I recently travelled to Hinche, where I was able to visit one of Fonkoze’s Basic Literacy classes meeting in a back room of the Fonkoze branch. The women were playing Jwèt Korelit la. It’s a game that teaches recognition of letters and words, and then the solution to simple business math problems, by challenging players to find a letter, word, or solution in a pile of cards spread out on a table.
This group in Hinche was without a table, but they were cheerfully making due with a chair and a piece of cardboard.
Here, one of the participants has found the letter that her teacher called out.
Fonkoze teachers emphasize the positive. One of the institution’s educational mantras is that adult learners are fragile. The first and perhaps, most important job for a teacher is to create a positive, encouraging environment. This literacy teacher could hardly be more enthusiastic.
After the game was over I asked participants whether they would be willing to write something on the blackboard for me. They all jumped at the chance, and almost all of them wrote their own names. This might not seem like much, but after a life without school of any kind and then only three months of weekly meetings its an accomplishment thewomen are extremely proud of.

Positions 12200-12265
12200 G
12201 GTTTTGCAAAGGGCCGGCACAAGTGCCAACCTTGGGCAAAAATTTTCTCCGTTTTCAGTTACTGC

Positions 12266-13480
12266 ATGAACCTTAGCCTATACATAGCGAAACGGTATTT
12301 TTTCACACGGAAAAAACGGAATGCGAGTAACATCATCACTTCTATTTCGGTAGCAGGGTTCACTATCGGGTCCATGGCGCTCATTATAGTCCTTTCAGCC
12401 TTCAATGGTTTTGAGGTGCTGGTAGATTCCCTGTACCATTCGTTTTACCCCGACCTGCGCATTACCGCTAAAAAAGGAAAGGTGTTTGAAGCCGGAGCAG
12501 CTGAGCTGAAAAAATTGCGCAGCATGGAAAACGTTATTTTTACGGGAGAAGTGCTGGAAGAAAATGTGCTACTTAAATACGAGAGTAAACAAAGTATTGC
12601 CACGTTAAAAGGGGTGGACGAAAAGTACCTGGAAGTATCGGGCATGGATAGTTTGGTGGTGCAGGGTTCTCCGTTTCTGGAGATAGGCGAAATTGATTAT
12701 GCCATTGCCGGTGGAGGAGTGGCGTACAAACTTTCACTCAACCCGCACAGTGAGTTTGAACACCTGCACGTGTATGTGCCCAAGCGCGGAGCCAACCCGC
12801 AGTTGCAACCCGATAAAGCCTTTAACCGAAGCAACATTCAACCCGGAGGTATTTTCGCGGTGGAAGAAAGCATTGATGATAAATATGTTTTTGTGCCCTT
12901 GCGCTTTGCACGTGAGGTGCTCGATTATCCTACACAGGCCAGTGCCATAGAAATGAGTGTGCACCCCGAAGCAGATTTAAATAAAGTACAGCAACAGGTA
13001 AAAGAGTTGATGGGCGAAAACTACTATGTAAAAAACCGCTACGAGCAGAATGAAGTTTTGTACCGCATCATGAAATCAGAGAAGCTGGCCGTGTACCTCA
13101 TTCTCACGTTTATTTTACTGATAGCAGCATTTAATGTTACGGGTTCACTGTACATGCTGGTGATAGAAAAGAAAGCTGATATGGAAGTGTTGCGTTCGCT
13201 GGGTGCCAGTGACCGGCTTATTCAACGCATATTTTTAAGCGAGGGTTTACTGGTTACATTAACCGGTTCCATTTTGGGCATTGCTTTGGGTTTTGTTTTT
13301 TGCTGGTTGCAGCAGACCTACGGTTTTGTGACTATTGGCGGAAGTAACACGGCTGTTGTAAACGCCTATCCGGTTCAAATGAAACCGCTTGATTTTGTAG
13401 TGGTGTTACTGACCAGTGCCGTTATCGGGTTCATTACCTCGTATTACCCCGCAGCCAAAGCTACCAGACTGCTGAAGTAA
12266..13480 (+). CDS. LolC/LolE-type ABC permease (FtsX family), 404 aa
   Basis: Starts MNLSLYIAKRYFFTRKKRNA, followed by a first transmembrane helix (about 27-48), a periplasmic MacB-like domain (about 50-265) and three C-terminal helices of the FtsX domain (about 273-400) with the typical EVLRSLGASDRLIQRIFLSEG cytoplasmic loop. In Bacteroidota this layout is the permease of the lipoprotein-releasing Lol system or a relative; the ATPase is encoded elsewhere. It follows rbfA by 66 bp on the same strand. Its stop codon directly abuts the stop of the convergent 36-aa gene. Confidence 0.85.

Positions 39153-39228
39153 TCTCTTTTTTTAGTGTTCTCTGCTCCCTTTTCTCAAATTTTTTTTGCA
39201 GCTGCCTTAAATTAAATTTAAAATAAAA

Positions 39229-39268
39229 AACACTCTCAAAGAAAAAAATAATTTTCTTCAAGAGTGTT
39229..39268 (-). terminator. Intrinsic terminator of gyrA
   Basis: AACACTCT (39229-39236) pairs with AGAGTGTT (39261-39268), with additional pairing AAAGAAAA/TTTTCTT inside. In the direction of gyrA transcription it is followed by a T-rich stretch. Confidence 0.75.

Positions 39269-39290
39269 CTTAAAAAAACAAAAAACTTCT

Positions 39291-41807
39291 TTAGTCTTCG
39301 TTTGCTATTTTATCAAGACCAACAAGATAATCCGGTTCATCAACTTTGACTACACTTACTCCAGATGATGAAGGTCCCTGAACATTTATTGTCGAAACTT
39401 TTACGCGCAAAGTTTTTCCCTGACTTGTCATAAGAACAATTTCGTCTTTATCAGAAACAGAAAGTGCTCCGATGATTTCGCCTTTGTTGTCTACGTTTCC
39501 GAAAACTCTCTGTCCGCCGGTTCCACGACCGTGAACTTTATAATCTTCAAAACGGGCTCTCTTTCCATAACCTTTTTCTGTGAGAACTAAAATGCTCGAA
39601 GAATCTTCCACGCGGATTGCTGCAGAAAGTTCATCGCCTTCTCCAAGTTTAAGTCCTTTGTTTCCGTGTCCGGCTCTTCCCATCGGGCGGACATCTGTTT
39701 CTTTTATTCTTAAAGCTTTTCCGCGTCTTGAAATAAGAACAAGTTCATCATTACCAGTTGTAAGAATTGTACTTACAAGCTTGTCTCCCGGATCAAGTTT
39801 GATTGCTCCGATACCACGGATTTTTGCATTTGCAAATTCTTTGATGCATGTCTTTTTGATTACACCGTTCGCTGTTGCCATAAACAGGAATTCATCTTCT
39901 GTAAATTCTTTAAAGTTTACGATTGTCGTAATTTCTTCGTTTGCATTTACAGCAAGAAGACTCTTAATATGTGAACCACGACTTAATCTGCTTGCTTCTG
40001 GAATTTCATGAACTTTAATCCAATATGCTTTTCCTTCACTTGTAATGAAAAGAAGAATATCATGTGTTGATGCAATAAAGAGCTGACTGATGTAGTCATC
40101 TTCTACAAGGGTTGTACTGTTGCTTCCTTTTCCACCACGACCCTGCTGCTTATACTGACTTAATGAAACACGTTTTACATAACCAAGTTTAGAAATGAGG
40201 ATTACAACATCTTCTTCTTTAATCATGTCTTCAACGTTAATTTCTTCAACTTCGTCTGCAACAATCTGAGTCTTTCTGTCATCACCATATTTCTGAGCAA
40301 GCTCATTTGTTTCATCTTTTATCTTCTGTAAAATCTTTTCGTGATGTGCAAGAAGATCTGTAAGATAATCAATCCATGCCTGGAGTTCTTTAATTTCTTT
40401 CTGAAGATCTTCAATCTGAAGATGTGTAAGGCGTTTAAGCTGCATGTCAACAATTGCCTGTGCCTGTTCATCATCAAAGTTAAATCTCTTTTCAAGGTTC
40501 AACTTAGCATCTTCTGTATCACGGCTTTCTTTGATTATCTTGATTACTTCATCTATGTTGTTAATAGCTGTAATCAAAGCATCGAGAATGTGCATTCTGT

When the last woman went to the board, I expected another name. I was stunned when she carefully wrote “M kontan wè vizitè yo.” That means, “I’m glad to see the visitors.” Here’s a short film of her writing.
The games name means “the game that supports the struggle”, and it’s exciting to watch the players use it as they struggle to improve their lives.
The pictures and the video were taken by Erik Badger.